The Great Kansas Republican Purge of 2012

Kansas Gov. Sam Brownback attends a meeting of the National Governors Association in the State Dining Room of the White House on Feb. 27, 2012, in Washington.

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In the end, fewer than 10,000 voters decided whether Kansas State Senate President Stephen Morris would survive. They were pretty well-educated on the stakes. Morris, the leader of a rump of Republican moderates, had clashed with Gov. Sam Brownback over spending and taxes and whether the state would go along with federal policy. In March, Morris led a rebellion against Brownback’s proposed income tax cuts, because he worried about the state’s budget outlook. In May, Brownback got Morris to reverse himself, then vetoed an oil-gas trust fund bill that Morris had wanted.

If voters weren’t following that, they at least saw the ads. As Brent Wistrom reports, Morris moved $100,000 into a campaign to protect himself and every other member being targeted by conservative primary challenges. It was a rearguard effort against the Kansas Chamber of Commerce PAC, which had received $125,000 from Kansas’ Koch Industries and a lot more money besides, and David Koch’s Americans for Prosperity, whose local Kansas branch was helping the conservatives. By election day everybody knew that the primaries were faceoffs between Republicans who opposed AFP/Brownback tax policy and Republicans who favored it.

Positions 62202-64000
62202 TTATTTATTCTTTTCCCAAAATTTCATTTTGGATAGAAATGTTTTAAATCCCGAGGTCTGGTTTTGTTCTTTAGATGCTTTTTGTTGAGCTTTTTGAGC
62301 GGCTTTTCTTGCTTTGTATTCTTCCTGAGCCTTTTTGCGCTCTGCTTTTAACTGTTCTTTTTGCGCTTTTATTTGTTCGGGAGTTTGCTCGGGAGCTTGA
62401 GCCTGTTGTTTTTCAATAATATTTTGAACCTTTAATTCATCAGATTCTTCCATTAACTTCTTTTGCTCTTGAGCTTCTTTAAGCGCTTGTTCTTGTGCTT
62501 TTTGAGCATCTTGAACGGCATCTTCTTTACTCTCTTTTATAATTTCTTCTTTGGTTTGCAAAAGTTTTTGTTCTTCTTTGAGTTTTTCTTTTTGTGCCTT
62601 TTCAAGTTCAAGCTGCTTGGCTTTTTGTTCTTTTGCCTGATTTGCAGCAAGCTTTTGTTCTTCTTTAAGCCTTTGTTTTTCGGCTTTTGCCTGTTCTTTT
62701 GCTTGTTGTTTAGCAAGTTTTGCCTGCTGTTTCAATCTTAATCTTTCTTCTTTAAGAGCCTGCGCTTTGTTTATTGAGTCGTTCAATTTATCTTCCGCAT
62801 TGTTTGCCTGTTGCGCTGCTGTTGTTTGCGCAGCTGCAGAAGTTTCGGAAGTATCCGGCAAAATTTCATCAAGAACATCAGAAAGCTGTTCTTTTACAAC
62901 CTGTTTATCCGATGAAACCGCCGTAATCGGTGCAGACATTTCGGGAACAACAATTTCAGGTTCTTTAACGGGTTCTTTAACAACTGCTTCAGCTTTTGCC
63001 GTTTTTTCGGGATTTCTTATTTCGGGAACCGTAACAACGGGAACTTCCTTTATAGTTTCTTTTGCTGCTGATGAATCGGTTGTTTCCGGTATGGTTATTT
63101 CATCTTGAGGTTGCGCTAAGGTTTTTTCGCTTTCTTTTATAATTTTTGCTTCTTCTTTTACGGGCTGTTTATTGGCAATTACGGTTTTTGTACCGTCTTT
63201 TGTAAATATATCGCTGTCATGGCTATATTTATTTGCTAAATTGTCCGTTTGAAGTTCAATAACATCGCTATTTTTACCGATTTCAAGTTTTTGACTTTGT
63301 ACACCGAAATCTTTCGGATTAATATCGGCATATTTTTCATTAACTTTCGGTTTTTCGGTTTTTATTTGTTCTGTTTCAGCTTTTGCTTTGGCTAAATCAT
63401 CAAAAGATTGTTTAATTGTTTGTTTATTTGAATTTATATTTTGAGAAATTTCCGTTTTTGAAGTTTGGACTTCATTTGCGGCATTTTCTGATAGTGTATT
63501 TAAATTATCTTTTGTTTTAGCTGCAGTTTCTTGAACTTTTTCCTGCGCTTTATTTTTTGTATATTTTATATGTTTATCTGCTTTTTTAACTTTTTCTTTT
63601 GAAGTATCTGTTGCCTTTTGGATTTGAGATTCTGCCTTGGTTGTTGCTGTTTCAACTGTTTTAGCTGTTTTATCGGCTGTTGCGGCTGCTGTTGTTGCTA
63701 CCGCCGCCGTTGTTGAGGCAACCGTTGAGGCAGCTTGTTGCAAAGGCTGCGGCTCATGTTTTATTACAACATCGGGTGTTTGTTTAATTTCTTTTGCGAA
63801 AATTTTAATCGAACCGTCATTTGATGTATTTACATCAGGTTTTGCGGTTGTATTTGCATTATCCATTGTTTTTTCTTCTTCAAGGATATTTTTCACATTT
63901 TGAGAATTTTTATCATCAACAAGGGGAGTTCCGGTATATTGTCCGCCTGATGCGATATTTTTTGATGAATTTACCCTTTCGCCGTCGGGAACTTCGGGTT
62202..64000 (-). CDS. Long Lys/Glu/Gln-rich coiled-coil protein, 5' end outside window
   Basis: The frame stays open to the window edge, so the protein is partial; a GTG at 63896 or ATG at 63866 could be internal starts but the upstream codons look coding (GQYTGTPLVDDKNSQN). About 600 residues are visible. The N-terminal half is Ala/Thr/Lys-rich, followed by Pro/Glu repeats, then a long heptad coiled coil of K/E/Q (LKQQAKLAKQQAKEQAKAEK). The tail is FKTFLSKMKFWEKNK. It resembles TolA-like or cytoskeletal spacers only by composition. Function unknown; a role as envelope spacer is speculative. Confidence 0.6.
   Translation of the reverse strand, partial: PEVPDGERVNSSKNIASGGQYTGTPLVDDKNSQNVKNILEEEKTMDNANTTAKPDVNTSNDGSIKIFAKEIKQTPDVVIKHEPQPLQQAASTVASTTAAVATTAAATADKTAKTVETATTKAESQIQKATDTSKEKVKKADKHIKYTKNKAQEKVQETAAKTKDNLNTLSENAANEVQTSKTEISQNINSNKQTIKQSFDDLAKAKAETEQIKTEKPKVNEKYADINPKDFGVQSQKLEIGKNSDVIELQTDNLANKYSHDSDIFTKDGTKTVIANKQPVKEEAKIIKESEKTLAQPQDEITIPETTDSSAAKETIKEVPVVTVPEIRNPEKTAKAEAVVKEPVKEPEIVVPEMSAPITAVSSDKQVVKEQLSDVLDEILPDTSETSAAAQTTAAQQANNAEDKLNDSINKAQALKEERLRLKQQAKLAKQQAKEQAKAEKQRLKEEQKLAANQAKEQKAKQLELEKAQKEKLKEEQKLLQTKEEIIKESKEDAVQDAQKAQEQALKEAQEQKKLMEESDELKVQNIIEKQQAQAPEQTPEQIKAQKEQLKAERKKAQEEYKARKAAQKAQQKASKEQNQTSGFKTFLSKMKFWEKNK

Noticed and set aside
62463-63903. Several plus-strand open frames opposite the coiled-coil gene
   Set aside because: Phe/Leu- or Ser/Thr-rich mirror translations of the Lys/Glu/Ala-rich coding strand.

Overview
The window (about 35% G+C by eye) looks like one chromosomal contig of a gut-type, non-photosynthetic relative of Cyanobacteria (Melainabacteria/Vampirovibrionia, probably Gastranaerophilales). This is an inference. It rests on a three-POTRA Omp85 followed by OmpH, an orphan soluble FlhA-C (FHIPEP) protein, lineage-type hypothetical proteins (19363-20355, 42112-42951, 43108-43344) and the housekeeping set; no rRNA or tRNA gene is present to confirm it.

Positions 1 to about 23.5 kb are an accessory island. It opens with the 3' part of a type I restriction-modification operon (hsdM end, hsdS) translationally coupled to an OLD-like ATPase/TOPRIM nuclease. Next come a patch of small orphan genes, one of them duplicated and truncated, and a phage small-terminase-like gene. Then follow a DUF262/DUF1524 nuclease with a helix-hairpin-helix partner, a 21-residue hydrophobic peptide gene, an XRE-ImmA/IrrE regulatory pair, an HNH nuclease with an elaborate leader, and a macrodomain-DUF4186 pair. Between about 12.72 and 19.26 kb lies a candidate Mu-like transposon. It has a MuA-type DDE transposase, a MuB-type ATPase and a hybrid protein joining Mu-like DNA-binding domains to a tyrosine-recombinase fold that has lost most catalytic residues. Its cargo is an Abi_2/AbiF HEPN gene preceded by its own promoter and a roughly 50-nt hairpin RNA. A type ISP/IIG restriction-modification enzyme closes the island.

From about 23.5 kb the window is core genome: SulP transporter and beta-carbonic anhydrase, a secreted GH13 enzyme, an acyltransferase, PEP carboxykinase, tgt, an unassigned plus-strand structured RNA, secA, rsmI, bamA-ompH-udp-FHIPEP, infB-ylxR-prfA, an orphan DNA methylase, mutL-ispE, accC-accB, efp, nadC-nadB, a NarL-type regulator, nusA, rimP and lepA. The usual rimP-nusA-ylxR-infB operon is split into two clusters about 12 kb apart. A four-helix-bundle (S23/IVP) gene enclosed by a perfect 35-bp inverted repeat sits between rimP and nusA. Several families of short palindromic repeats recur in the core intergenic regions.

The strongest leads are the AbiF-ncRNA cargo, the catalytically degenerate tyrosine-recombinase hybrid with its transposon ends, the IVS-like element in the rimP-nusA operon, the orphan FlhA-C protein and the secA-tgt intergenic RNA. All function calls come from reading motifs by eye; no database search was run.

Team Brownback won. Morris lost by 4 percentage points, 4,969 to 4,635 votes, to state Rep. Larry Powell. A total of nine Republicans lost—nearly one-third of the GOP caucus. State Sen. Jean Schordof was a pretty typical victim. She was challenged by Wichita city councilman Michael O’Donnell, who told reporter Dion Lefler that the incumbent “doesn’t want to do anything to stop Obamacare.”* Schordof outraised O’Donnell, $115,000 to $72,000, but the Kansas Chamber PAC spent $36,000 to help the challenger, more than eight times as much as a teacher’s union spent to help Schordof. So O’Donnell won, and won easy—2,745 votes to 1,897 votes, in a district that’s home to around 70,000 people.

I bring all of that up just to demonstrate how far money can go in a small state election. If the Kansas Chamber PAC gives a presidential campaign $36,000, it’s a drop in a waterfall. But in a state Senate race? Michael O’Donnell got one vote for every $13 the Chamber PAC spent. Low turnout and high partisan intensity against the mods let smart, well-funded candidates take over the upper House of a state legislature.

*Correction, Jan. 30, 2017: This post originally misspelled Dion Lefler’s last name. Wichita was also misspelled.